Animal control went to Flores the next day with tracking dogs to look for the cougar, but they didn’t have to look far. It was lying dead 60 feet from the garden, and a necropsy later showed that Rick’s spear thrust punctured both of its lungs and its heart. This is the first incident of a cougar killed with a spear in modern history, and I only say “modern” because I’d be surprised if there isn’t a paleolithic cave painting somewhere out there depicting the scene. Rick told me: “A lot of people have been throwing the word “hero” around but come on, anyone would have done the same thing. Imagine it was your sister or your daughter or your wife being attacked, you just act on instinct.” Despite his protests, there’s no deflecting the flood of universal admiration that follows when you save someone’s life under extreme duress. We salute you Rick, and we wish Sandy a speedy recover to health and wholeness.
But for anyone tempted to try to salute either of them in person, if you don’t know them, don’t do it! Rick and Sandy are private people who don’t in any way seek the spotlight. Sandy wasn’t even out of surgery before Rick was ducking reporters looking for a scoop at the hospital, which he felt was the ultimate disrespect, and they even came to his house on Flores to try to take pictures; conservation officers had to put up “crime scene” tape all around the area to keep them out. The last thing Rick and Sandy want is for their home to become a tourist destination. “Lion-Killer’s House 100m.” Rick hasn’t seen the international news stories yet, but said he might check them out next time he’s in town and at a computer. He might be surprised to find that the manufacturer of the boar spear is even using the incident as a marketing tool for their product.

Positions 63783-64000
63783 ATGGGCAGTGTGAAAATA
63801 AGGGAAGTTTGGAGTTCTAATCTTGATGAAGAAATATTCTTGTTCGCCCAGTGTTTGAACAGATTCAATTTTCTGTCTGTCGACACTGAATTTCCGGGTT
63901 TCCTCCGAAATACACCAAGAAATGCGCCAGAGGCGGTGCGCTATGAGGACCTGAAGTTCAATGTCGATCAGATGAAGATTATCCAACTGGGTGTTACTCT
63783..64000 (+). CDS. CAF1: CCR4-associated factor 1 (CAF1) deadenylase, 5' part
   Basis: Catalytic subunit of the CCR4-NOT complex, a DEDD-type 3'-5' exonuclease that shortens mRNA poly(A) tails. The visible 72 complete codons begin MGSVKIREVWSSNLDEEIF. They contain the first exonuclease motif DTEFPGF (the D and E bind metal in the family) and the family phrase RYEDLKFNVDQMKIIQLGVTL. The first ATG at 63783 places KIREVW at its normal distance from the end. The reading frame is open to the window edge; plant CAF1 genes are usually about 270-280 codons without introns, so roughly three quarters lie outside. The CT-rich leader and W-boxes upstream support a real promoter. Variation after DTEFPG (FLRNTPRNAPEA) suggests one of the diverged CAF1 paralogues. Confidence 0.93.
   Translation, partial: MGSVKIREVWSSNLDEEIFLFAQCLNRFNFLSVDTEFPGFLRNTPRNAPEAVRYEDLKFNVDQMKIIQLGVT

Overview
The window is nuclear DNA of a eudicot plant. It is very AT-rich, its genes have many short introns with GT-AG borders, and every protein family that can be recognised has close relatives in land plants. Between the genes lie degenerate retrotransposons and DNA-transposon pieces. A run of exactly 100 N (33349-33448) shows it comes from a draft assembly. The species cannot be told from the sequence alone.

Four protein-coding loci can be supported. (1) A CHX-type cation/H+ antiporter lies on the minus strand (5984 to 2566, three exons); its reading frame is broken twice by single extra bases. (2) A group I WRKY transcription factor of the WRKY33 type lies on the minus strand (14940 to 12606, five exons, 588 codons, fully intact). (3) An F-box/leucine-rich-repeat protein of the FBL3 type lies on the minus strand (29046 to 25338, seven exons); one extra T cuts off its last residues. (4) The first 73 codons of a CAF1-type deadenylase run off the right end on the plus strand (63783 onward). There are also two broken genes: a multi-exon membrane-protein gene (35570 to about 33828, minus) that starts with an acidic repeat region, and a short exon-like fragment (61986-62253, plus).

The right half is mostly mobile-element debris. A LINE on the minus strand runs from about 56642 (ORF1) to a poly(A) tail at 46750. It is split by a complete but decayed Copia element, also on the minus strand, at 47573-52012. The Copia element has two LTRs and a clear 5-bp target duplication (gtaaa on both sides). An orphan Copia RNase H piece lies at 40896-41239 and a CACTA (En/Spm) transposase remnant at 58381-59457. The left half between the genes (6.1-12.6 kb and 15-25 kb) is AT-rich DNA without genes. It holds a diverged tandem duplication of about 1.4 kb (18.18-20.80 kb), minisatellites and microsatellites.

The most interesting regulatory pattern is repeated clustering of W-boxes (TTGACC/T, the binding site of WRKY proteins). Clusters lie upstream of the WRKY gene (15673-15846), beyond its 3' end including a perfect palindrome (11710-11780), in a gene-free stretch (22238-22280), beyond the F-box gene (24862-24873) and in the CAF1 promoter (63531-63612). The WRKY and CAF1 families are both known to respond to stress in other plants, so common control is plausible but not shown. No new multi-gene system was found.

The irony is, within the tree planting community Rick Coutts is already something of a legend for another reason entirely. He’s the only planter on record to have personally put in more than 3 million trees. I planted with Rick for eight years in the 1990s and early 2000s and he’s the best guy to work with, cheerful with great stories and unlimited positivity, but impossible to keep up with. Too many times on the block he’d have to cut a conversation short with “Let’s continue this later, I’m out of bullets!” And with a smile he’d start jogging back to the cache to bag up again.